– – – –

The S-Word was overall a wonderful debut novel from Pitcher. The concept and execution of the novel was well done, interesting enough that I enjoyed it as a novel in its entirety. The issues the book brings up are not easy topics to talk about, especially for teenagers in high school. The death of a fellow classmate could very well shatter a person – and we see this happening through the main protagonist, Angie, whose best friend threw herself off the school’s clock tower following a series of bullying incidents.

The novel follows some cliche plots but breaks through the mould as well. It’s characters are more human than first expected with a story set in a high school environment. At first glimpse, when seeing ‘the s-word’, I thought, “Oh no, here we go again. A story about the popular people tormenting a girl into suicide…”, but this story was so much more than that. It is a story about survival, secrets and seclusion … well much high school. It is also a story about blame, revenge and forgiveness and about moving on from a tragedy.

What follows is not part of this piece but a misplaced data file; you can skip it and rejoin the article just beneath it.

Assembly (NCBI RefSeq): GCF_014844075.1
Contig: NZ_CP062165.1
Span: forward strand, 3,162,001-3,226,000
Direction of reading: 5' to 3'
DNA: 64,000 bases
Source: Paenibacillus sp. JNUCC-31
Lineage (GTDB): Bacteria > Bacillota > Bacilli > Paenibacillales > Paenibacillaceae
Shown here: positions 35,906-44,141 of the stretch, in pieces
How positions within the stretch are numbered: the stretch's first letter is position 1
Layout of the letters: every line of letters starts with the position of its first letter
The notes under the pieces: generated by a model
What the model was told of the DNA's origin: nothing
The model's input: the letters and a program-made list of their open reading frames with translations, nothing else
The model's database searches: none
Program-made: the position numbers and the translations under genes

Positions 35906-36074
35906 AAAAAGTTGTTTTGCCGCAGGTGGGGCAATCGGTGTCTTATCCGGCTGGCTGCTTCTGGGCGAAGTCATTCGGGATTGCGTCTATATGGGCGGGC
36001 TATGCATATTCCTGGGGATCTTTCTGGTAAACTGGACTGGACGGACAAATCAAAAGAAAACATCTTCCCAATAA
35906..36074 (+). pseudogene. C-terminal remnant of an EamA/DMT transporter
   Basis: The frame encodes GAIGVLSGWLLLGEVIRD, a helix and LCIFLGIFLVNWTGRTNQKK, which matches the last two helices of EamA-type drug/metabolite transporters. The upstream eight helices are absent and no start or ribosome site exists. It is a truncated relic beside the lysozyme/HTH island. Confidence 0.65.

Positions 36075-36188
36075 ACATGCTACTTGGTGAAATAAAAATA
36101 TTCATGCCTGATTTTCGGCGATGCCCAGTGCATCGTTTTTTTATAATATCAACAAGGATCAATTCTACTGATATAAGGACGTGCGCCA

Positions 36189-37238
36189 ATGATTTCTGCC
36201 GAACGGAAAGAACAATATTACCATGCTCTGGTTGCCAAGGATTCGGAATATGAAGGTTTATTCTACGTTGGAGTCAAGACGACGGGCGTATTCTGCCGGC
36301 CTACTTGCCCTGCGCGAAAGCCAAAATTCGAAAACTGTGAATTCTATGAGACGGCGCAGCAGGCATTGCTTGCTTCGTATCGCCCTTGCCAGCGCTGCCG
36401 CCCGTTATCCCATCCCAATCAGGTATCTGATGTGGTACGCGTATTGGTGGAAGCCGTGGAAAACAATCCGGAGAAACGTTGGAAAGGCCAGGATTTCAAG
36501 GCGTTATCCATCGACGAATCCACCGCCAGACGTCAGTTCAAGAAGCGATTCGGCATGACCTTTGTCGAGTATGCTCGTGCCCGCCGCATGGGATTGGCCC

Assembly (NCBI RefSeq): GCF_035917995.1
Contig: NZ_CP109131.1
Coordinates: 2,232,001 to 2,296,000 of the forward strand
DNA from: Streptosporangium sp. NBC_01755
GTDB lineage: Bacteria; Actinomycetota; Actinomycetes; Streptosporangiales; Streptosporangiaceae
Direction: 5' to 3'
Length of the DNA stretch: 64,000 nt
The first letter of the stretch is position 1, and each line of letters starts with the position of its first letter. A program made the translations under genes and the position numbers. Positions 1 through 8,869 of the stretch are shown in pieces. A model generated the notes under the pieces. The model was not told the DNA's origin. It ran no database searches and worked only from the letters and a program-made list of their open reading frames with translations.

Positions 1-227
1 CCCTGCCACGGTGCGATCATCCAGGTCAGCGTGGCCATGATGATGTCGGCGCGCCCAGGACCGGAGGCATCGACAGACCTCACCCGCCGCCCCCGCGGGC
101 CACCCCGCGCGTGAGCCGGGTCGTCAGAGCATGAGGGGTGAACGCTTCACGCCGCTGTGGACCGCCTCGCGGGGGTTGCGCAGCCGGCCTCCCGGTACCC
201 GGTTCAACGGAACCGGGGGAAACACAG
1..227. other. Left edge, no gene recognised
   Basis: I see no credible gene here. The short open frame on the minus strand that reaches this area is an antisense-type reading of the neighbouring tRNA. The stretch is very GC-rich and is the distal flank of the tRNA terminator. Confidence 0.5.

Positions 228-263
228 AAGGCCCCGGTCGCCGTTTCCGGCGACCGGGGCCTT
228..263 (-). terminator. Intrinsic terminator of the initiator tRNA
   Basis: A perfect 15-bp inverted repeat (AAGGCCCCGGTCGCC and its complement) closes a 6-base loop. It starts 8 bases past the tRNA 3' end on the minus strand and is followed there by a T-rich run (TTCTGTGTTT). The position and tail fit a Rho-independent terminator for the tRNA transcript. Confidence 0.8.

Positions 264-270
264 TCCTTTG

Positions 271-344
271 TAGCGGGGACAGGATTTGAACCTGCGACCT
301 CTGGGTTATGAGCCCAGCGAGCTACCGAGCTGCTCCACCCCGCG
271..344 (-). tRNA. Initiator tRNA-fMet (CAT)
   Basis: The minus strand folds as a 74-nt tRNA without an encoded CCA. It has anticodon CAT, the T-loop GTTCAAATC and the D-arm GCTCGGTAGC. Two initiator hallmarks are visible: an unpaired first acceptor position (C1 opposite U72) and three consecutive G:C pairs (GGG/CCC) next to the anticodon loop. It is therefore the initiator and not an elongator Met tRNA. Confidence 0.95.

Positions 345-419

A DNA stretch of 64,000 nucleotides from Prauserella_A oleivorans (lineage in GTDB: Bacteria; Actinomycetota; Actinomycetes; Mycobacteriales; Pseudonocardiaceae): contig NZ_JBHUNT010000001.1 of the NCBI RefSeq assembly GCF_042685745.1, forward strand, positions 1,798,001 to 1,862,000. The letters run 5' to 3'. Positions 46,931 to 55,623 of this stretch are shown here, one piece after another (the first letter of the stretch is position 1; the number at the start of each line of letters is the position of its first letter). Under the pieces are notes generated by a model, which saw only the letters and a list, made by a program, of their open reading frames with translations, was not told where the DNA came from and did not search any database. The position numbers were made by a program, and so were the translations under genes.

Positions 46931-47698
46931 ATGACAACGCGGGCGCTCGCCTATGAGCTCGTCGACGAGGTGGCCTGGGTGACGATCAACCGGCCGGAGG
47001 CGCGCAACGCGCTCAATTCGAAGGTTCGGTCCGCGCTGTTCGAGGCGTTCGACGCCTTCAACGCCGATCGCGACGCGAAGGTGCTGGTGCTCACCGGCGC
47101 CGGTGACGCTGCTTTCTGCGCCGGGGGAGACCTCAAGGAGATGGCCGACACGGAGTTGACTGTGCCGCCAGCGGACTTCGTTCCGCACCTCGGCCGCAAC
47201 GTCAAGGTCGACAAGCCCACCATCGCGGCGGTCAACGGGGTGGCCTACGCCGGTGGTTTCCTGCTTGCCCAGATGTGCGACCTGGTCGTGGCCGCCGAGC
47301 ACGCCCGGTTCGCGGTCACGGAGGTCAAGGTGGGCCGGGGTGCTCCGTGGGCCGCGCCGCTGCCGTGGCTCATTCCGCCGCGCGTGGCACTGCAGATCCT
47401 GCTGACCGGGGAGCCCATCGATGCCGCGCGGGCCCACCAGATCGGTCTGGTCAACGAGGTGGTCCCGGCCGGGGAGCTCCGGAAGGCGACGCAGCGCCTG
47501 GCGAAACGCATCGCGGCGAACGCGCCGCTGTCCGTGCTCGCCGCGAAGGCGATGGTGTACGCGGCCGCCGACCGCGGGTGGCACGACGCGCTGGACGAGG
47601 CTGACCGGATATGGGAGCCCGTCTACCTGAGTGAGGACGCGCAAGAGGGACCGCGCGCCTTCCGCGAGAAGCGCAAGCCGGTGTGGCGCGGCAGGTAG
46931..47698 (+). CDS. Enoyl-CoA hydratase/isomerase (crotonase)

We follow Angie as she tries to solve the mystery behind Lizzie’s suicide, laying blame on those that took part and most of all on herself. She spends the majority of the novel trying to figure out who exactly is responsible for pushing Lizzie to the edge and letting her fall to her death. I’ve noticed some reviews portray Angie as hypocritical in the sense that she herself played a major role in Lizzie’s death. This is definitely true, but Angie knows that – the person she blames the most is herself, for ignoring and abandoning her best friend when she needed her most, even when she believed Lizzie had betrayed her and broke her heart. I’m not sure how those reviewers could miss the many pages showing Angie’s torment, and blame on herself – so much so that she had carved ‘killer’ into her own skin for the part she believed she played towards her best friend’s suicide.